2006 seems like a life-time ago now. So much has happened to all us – both personally and professionally – since then.
It was, however, a memorable year in many ways – not least for the fact that it was the first year that Kevin Baldwin started writing his monthly columns for this website.
Through initial thick and then financial thin, Kevin has continued to weave his wonderful prose around the fortunes of his beloved football club and now they are all housed together in one volume – ‘Yellow Lines: The Norwich City Columns 2006-2012’.
Following the Canaries over the last six years has given all of us moments of high drama; there is never a dull moment on the City beat.
Be it those of us who watch for a web living from the Press Box – or those of us that squeeze our Norwich in and around the day job.
Or rather, in Kevin’s case, those of us that squeeze the day job in and around following Norwich. There’s never been much doubt as to where his priorities lie.
Nor has there ever been any doubt that he can write; which is why I was so delighted to secure his services six years ago. He has never disappointed.
The book is full of gentle gems.
To squeeze nigh-on 30 George Michael song titles into one piece (Peter Grant, By George: March 07) was typical genius; but equally it demonstrated the thought and the craft that you sense always goes into Kevin’s writing.
It is always carefully measured; simply and gracefully constructed. Flick through the pages and the themes chime with all of us; the ever-doubtful wife; the children needing to be reared in Canary ways.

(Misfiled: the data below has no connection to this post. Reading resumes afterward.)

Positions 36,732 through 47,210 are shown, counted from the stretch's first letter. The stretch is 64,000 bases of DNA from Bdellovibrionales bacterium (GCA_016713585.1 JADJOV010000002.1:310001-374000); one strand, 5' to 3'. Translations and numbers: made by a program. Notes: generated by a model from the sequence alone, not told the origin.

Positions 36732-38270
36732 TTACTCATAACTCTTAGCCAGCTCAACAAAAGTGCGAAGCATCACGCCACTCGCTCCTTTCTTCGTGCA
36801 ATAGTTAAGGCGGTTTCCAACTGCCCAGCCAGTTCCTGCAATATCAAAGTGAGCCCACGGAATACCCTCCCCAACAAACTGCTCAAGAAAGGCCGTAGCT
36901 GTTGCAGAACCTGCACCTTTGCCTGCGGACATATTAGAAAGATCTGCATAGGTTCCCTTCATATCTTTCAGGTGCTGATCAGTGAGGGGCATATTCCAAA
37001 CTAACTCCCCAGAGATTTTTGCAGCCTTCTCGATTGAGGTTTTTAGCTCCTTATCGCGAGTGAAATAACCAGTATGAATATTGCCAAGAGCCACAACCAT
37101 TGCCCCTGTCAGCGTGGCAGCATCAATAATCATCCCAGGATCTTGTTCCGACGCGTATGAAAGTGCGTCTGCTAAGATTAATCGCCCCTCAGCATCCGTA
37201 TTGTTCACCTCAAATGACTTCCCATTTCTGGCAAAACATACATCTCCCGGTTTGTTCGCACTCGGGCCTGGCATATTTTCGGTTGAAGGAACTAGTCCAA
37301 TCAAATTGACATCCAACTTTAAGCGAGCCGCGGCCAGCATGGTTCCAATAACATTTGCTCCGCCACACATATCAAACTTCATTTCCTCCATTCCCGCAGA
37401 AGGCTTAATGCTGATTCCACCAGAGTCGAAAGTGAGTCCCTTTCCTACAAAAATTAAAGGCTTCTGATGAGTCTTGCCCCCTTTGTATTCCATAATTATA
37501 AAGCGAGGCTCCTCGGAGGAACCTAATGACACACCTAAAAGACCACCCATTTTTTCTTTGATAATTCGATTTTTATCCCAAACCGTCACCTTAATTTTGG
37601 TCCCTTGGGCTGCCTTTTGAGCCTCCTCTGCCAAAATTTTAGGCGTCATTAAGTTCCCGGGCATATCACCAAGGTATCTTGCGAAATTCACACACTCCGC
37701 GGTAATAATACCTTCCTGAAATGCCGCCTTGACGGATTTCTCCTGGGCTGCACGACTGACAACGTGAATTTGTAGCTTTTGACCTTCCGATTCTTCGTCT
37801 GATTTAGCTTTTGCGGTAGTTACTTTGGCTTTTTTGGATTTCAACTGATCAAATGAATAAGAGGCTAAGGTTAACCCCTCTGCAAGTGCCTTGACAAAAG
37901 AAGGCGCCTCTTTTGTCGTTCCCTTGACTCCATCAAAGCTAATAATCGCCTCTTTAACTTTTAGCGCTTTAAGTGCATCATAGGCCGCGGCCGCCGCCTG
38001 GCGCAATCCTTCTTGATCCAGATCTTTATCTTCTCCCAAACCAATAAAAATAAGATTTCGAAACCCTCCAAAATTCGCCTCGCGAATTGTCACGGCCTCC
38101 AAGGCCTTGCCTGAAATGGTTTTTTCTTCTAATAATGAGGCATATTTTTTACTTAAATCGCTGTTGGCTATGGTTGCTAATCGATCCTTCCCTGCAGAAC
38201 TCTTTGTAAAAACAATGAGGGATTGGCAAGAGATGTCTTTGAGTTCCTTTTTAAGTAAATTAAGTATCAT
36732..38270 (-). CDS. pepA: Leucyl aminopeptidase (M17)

And, of course, the tribal opinion reserved for them down the road.
He has, as mentioned, had plenty of material to work with. The arrival of Paul Lambert clearly sparked a revolution in Norwich’s fortunes; arguably City fans have never, ever had it so good.
But credit where credit is due; the club now possess a quick-witted board who act decisively in moments of managerial distress – a feat they repeated again this summer with the arrival of Chris Hughton, whipped out Lambert-like, from Birmingham.
The way that Kevin actually portrays McNally’s ruthless recruitment policy illustrates his craft; the image of a club careering off the rails at the foot of League One takes him to Carlisle railway station.
“Sitting in the waiting room at Carlisle rail station a few months back… I noticed a plaque honouring a signaller ‘whose quick thinking saved this station from a serious mishap in 1984’. Perhaps a similarly-worded plaque should be put up outside David McNally’s office at Carrow Road…”
That’s lovely. Simple; observant; and bang on the money.
There is, however, another side to the story; one that takes courage to write – as it did Darren Eadie this week in The Independent.
It is the column that stands out for me. Because it’s brave; it looks the ‘black dog’ that stalks so many us firmly in the eye… and touches on the redemptive powers of football; the feeling of togetherness, of normality, of well-being that comes with being wholly immersed in 90 minutes of Norfolk football.
“Much has been written about the loss of identity of the individual within a crowd – but I’d argue that, on occasion, it’s where you can find it again…”
That, for me, sums up Kevin’s writing; he’s human – and it’s the frailty and the humility of the man, as much as the gloriously gentle humour, that stands out time and time again.
All I can really do is thank him for gracing these pages for the last six years and urge you all to buy the book. He gets as close as anyone I know to touching the soul of this football club.
Keep your eyes peeled for a great pre-season competition to win three, signed copies of ‘Yellow Lines’…